Looks like your basic Cover 3 coverage. Thats like taking candy from a baby. Too much space for the safety to come over and cover it in time.

thunderkyss
08-15-2012, 06:09 AM
We play this same defense at times. The biggest problem I see, is that 53 does not get deep enough. He doesn't have to "cover" KMart, it's a zone coverage. He just needs to get deep forcing Matt to have to get the ball up higher, but still drop it in before the safety.

With the LB not dropping deeper, it's an easy throw for Matt & has been an easy throw for all the young QBs that have played us in the past (Tebow). Our LBs rarely made the QB adjust their throw.

However, I have to give Kudos to Kubiak on this one. On 3rd & 2, of course the LB is going to cheat & play the shallow route.

Rey
08-15-2012, 09:32 AM
We play this same defense at times. The biggest problem I see, is that 53 does not get deep enough. He doesn't have to "cover" KMart, it's a zone coverage. He just needs to get deep forcing Matt to have to get the ball up higher, but still drop it in before the safety.

With the LB not dropping deeper, it's an easy throw for Matt & has been an easy throw for all the young QBs that have played us in the past (Tebow). Our LBs rarely made the QB adjust their throw.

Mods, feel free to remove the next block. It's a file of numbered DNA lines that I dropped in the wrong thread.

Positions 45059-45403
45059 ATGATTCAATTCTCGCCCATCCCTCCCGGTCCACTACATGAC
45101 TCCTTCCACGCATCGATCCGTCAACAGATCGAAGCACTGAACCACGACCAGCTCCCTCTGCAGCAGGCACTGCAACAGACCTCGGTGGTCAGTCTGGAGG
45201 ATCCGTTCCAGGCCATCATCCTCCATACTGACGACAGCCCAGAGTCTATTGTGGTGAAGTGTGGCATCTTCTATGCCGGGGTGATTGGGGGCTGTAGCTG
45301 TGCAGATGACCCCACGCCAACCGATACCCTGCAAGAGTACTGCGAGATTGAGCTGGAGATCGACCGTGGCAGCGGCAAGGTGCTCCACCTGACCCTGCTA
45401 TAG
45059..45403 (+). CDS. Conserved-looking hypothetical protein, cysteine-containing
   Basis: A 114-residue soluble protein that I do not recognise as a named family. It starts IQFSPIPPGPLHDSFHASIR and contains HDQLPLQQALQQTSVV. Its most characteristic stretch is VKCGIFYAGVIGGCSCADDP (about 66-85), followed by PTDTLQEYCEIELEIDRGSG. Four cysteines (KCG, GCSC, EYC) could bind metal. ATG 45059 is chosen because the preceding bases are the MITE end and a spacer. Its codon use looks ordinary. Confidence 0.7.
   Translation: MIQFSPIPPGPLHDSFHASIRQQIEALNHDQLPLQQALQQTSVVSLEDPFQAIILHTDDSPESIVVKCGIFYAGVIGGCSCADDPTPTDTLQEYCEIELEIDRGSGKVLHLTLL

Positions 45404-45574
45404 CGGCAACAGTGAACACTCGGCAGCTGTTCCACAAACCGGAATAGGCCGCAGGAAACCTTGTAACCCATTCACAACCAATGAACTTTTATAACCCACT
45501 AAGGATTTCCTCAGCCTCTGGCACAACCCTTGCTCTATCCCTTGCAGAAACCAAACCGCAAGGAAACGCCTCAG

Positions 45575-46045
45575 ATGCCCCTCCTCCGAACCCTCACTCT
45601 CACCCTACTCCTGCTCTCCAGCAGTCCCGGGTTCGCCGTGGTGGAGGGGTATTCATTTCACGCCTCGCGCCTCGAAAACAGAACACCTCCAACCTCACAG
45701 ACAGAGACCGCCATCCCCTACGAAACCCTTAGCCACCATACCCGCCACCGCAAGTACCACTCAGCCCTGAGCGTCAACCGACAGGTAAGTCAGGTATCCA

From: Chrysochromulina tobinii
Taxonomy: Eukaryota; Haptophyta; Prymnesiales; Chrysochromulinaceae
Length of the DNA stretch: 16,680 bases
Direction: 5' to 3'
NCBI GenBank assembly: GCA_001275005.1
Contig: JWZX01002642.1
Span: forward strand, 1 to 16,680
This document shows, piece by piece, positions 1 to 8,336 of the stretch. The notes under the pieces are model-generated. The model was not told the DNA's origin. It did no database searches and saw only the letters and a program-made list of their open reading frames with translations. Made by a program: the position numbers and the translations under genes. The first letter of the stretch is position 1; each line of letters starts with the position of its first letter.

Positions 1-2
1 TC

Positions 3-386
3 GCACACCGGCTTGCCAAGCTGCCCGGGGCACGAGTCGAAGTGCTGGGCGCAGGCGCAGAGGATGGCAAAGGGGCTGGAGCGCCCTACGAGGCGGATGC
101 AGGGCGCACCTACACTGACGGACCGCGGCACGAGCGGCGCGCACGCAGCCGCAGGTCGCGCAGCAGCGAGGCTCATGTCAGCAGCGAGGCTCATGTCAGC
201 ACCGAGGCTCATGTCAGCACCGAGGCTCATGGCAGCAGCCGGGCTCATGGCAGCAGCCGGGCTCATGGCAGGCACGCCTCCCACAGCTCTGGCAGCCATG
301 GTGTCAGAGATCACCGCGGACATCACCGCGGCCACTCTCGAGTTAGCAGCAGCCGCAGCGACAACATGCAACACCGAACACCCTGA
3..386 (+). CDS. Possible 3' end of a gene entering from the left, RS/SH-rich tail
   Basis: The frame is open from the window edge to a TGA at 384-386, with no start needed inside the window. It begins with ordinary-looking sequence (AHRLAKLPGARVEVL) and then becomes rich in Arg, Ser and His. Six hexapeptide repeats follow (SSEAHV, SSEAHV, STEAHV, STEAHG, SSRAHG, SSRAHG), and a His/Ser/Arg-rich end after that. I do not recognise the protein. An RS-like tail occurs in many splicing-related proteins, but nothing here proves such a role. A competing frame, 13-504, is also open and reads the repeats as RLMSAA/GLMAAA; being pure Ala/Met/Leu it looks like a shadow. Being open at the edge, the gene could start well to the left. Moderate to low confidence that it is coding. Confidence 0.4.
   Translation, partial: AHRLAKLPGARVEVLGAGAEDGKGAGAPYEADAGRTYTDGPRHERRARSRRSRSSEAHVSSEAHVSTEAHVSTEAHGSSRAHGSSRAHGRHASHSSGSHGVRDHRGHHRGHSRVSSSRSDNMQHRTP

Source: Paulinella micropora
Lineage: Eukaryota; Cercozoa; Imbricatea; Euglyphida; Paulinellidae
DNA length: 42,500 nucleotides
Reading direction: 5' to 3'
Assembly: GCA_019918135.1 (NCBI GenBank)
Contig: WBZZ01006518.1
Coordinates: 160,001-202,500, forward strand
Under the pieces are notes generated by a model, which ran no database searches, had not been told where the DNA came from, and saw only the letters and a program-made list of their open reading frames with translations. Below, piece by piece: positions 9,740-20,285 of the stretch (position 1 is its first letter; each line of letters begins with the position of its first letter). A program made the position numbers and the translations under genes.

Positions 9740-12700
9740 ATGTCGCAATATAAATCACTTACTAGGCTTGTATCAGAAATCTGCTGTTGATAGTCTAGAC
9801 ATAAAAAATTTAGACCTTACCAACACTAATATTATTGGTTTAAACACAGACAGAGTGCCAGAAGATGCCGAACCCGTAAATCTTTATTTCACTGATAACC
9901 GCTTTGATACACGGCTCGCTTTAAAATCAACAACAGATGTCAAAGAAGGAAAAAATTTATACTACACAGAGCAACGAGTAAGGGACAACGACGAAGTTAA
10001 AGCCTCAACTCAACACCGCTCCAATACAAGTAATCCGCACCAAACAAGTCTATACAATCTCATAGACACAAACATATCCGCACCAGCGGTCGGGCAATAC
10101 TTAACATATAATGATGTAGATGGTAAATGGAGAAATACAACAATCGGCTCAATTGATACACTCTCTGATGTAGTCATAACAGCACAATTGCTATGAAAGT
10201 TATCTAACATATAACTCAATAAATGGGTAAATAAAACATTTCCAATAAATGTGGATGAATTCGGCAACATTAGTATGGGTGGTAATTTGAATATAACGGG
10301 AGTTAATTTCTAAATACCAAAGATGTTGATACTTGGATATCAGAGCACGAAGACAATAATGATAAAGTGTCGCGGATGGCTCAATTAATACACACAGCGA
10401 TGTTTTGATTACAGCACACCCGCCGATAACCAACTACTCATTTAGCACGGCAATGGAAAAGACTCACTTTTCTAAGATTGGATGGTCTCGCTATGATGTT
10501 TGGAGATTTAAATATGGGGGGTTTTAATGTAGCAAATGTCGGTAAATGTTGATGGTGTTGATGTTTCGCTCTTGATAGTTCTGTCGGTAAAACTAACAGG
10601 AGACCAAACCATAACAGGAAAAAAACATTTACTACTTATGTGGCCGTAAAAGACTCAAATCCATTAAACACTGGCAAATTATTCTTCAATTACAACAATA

However, I have to give Kudos to Kubiak on this one. On 3rd & 2, of course the LB is going to cheat & play the shallow route.

I agree with this.

Tough defense to play in that spot because you can't cover the deep and shallow stuff and there were multiple guys open.

The play also shows what separates Shaub from Joe average qb.

He sees it on time and releases a good ball on target to the wr.

The Pencil Neck
08-15-2012, 11:33 AM
Like others have said, this isn't a case of getting a linebacker manned up on Keshawn but a case of Keshawn getting to the right spot in the zone and Schaub accurately getting him the ball on time.